The Wisconsin Department of Natural Resources has the final say in granting a the mercury variance permit to the electric company.

Original story, February 12:

A junk removal company's job is to get rid of junk, right? You might be picturing a scene from the TV show Hoarders — stuff being thrown into a big dumpster as quickly as possible, headed for the landfill. For Wisconsin veteran Andrew Weins, his goal — and that of his junk removal and hauling business — is to take absolutely nothing to the dump.

His philosophy is reduce, reuse, repurpose, recycle (in that order), and if all that fails, dispose responsibly.

Susan Bence

The EPA estimates that more food ends up in landfills than any other category of waste. Efforts are underway to tip the tide in Wisconsin. Some people have created their own compost systems at home, others compost through neighborhood gardens. Melissa Tashjian, however, wants to reach a wider audience.

Susan Bence

Monday marked the 49th anniversary of Earth Day, the day founded by Wisconsin’s Gaylord Nelson to focus attention on environmental affairs.

Earlier this month, political and environmental activist Winona LaDuke visited the University of Wisconsin-Milwaukee to present her lecture, "The Next Energy Economy: Grassroots Strategies to Mitigate Global Climate Change, and How We Move Ahead."

LaDuke is based on the White Earth reservation in Minnesota and was also a two-time vice presidential candidate on the Green Party ticket.

Susan Bence

We throw our paper and aluminum cans in a bin, a crew picks up the materials, and we assume we’ve made a difference. But experts say there’s still confusion on what can be recycled.

Brian Jongetjes’ family has been in the waste business since 1969. Today, their company, called Johns Disposal, handles both garbage and recycling for communities and businesses in an eight-county area.

Jongetjes says their workers routinely find stuff that can’t be recycled. “Dog leashes or rope or wire, it wraps around everything," he adds, “We hate that.”

UW-Milwaukee SALUP

In 2002, the U.S. Department of Energy launched its first solar decathlon, giving college teams the opportunity to design energy-efficient houses powered by renewable energy. Since its inception, more than 150 collegiate teams from around the world have participated.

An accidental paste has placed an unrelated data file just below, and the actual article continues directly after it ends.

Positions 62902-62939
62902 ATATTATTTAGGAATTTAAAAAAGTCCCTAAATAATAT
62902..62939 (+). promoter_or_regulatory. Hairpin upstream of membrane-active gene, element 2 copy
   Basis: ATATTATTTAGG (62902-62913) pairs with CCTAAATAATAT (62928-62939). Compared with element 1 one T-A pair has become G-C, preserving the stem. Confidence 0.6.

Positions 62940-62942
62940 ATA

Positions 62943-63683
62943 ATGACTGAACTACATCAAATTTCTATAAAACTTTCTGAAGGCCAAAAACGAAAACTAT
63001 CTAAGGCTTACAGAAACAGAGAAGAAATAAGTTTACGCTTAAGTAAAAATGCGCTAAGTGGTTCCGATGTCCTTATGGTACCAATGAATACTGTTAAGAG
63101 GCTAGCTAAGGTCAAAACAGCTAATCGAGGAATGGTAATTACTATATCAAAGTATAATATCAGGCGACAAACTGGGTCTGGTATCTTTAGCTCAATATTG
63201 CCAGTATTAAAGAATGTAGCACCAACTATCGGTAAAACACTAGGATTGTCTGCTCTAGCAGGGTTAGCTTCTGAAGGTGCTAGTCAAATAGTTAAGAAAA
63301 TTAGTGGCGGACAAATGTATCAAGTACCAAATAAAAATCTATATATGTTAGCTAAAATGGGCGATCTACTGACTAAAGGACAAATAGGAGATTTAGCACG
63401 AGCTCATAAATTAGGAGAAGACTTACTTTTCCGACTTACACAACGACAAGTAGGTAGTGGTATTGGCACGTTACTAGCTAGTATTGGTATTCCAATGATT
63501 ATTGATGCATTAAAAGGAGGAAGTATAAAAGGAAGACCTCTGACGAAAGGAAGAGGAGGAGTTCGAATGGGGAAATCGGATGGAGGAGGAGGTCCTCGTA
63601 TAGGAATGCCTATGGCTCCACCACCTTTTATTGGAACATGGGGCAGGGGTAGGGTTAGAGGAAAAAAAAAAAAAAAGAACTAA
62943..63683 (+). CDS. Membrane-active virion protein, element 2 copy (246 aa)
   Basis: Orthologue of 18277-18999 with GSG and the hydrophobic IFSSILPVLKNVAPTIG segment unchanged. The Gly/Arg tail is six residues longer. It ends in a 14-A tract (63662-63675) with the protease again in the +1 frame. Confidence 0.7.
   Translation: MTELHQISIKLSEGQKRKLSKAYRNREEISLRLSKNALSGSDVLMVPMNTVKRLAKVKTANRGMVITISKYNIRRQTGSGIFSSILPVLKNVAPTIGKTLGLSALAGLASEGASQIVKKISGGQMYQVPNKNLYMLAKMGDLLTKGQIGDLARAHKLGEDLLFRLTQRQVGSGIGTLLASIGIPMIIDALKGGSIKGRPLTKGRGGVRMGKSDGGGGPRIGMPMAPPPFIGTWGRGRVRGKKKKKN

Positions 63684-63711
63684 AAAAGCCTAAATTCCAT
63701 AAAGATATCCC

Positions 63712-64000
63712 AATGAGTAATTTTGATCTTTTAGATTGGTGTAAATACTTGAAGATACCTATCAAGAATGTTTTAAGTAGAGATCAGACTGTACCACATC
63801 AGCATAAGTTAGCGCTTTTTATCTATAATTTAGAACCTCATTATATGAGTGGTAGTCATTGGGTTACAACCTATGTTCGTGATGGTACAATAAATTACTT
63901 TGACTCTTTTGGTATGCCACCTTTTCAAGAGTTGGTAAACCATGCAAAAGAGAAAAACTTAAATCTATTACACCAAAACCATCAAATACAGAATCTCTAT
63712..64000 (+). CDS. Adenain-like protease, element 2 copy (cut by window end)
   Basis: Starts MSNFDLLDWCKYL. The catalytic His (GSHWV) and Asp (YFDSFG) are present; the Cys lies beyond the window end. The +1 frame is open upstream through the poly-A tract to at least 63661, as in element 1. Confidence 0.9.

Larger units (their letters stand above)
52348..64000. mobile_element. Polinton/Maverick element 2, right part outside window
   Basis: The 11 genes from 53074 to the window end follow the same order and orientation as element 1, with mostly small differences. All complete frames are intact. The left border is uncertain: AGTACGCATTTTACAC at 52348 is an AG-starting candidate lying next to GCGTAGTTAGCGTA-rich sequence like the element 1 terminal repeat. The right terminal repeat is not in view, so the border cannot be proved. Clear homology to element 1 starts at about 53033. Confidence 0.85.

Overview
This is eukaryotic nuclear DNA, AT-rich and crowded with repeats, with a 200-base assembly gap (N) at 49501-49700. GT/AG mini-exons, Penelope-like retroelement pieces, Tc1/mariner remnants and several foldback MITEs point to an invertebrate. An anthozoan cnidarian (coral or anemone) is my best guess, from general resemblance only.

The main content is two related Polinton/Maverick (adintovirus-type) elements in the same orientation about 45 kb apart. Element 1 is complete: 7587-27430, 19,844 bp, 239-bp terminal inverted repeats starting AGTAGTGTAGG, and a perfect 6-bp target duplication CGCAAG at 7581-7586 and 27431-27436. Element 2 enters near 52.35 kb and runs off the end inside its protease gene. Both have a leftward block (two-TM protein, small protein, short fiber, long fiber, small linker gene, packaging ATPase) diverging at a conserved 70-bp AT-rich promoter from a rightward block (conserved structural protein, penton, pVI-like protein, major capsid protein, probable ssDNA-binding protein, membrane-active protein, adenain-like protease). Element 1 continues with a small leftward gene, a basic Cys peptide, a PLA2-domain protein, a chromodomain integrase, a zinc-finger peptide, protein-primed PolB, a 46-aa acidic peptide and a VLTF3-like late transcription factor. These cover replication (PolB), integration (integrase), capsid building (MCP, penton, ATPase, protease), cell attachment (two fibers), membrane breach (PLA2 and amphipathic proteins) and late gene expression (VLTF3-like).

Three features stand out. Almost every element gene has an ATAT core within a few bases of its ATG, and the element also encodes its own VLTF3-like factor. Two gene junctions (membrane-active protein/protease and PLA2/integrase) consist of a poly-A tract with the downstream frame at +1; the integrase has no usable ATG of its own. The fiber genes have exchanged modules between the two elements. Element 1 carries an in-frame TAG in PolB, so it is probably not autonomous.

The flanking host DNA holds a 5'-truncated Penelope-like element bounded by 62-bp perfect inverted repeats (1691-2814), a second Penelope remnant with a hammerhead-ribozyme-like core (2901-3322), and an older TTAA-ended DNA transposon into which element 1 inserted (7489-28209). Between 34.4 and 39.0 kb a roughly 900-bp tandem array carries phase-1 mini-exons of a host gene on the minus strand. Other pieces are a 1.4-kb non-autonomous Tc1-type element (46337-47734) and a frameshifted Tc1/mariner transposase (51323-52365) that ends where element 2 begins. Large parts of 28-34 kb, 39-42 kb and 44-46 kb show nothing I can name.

NICOLAS LARENTO/stock.adobe.com

An April ritual took place Monday evening in every Wisconsin county: the Conservation Congress held its annual spring meeting.

The hearings are a chance for the public to give input on the Wisconsin Department of Natural Resources (DNR) proposed rule changes and advisory questions related to fish and wildlife management in the state. And Conservation Congress advocates think more people should care about the process.

Arlin Karnopp

Kewaunee County, 100 miles north of Milwaukee, has become the poster child of unfortunate distinction: an alarming number of its private wells are contaminated. On Tuesday, residents will hear from a scientist who has been studying the county's drinking water.

So, how are the wells becoming contaminated?

In recent years, more mega dairy operations called CAFOs (confined animal feeding operations) have swallowed up Kewaunee County's fragile fields.

Michelle Maternowski

The three bee-hive shaped glass structures that are home to tropical, desert and rotating show installations have glistened within Mitchell Park on Milwaukee's near south side for nearly 50 years. But like other Milwaukee County facilities, the buildings' maintenance has been chronically deferred.

Safety concerns piqued in 2016 when a piece of concrete fell inside the Desert Dome. As a result, all three closed for several weeks.

Susan Bence

It's bird migration season in Wisconsin, and scientists are noticing unsettling changes.

Ornithologist Bill Mueller is among them. As the director of the Western Great Lake Bird and Bat Observatory north of Port Washington, he has been observing a drop in numbers over recent years.